The company is doing its best to make sure Ben and Jerry's Ice Cream is produced in an environmentally sustainable way.
Josh Martin and Jake Jones, two tie-dyed dudes from a Ben and Jerry’s Ice Cream in Lawrence, Kan., display their favorite flavors — packed in “Eco-Pints.”
Photo by Tabitha Alterman
Next time you indulge in “Chunky Monkey,” “Phish Food” or another funky flavor from Ben & Jerry’s ice cream, you can feel great — not guilty — because you’re supporting a conscientious company with significant environmental initiatives. From sourcing ingredients to packaging products, Ben & Jerry’s addresses the footprint its ice cream business leaves on the world. Some of these efforts include composting waste, reducing paper use, improving the energy efficiency of stores and production plants and turning ice cream byproducts into chemical-free fertilizer. Ben & Jerry’s also works with dairy farmers and scientists to develop better ways to handle dairy farm manure — a major source of pollution. Furthermore, the milk that goes into each delectable flavor comes from cows that have not been treated with artificial growth hormones.
The owners also use the power of their decisions “to help drive social change.” Ben & Jerry’s pays a premium price for its ingredients, such as cocoa, vanilla and coffee, to suppliers in farmer-run cooperatives. This economic model ensures profits for those who produce the food.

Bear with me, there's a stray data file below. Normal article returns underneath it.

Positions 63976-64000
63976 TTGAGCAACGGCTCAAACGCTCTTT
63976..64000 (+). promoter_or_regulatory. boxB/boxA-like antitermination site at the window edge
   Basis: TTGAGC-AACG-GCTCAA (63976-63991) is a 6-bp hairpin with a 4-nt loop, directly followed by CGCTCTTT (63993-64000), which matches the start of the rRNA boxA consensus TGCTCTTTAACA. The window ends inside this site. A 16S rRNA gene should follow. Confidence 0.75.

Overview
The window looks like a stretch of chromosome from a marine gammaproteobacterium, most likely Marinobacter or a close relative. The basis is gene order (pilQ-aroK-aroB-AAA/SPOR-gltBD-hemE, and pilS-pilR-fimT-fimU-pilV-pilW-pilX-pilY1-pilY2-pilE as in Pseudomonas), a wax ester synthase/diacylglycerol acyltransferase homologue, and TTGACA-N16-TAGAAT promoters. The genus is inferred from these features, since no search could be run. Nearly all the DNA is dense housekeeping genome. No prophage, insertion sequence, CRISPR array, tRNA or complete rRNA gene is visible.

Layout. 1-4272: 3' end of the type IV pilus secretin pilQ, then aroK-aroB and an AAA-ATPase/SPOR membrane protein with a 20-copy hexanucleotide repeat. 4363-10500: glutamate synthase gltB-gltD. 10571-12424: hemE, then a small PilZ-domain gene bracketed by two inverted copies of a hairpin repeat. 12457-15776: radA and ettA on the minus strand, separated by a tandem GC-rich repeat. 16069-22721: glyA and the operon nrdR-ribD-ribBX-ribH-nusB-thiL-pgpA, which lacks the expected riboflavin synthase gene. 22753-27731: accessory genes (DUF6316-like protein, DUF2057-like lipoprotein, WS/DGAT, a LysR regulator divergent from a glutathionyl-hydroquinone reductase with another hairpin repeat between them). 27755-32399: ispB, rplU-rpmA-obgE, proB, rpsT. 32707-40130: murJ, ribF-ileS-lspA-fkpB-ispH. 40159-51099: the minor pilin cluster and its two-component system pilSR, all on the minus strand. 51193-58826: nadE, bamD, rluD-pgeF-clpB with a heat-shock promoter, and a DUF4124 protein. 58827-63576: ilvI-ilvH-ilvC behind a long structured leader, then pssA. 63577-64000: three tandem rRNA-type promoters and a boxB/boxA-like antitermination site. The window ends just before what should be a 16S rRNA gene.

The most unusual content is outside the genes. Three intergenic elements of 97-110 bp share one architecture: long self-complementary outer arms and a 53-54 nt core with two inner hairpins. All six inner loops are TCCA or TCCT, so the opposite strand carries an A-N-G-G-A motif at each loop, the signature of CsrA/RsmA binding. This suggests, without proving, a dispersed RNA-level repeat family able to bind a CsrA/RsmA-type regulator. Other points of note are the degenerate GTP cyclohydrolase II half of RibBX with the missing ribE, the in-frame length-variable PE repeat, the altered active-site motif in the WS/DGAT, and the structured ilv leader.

When Ben & Jerry’s can’t find alternatives to harmful business practices, it just invents them. In 1998, the company became the first frozen food manufacturer to use unbleached paperboard containers, which it calls “Eco-Pints.” And recognizing that traditional refrigeration contributes to ozone depletion and global warming, Ben & Jerry’s helped fund a project to invent an eco-friendly thermoacoustic freezer. Unlike conventional freezers, which use toxic chemicals to lower temperatures, this unique freezer “chills out to sound waves.”
One of Ben & Jerry’s fundamental practices is keeping the public informed about its environmental impact. Through its “Environmental Timeline,” anyone can see that the company has progressed from building their first store out of reclaimed materials (1978) and promoting alternative energy with a solar-powered bus tour (1991), to agreeing to reduce greenhouse emissions by 10 percent (2002) and promoting preferable and painless alternatives to “paper-pile-proliferation” in its offices (2003).
Because no one knows better than these ice cream makers that “when it’s melted, it’s ruined,” Ben & Jerry’s is making perhaps its most far-reaching contribution by educating the public about global warming. Graduates of their Climate Change College are trained to inspire businesses and citizens to take positive action for our warming planet. The curriculum culminates in a trip to the Arctic region to see the effects of global warming firsthand. To learn about Ben & Jerry’s other climate change initiatives, visit the Ben & Jerry’s website.
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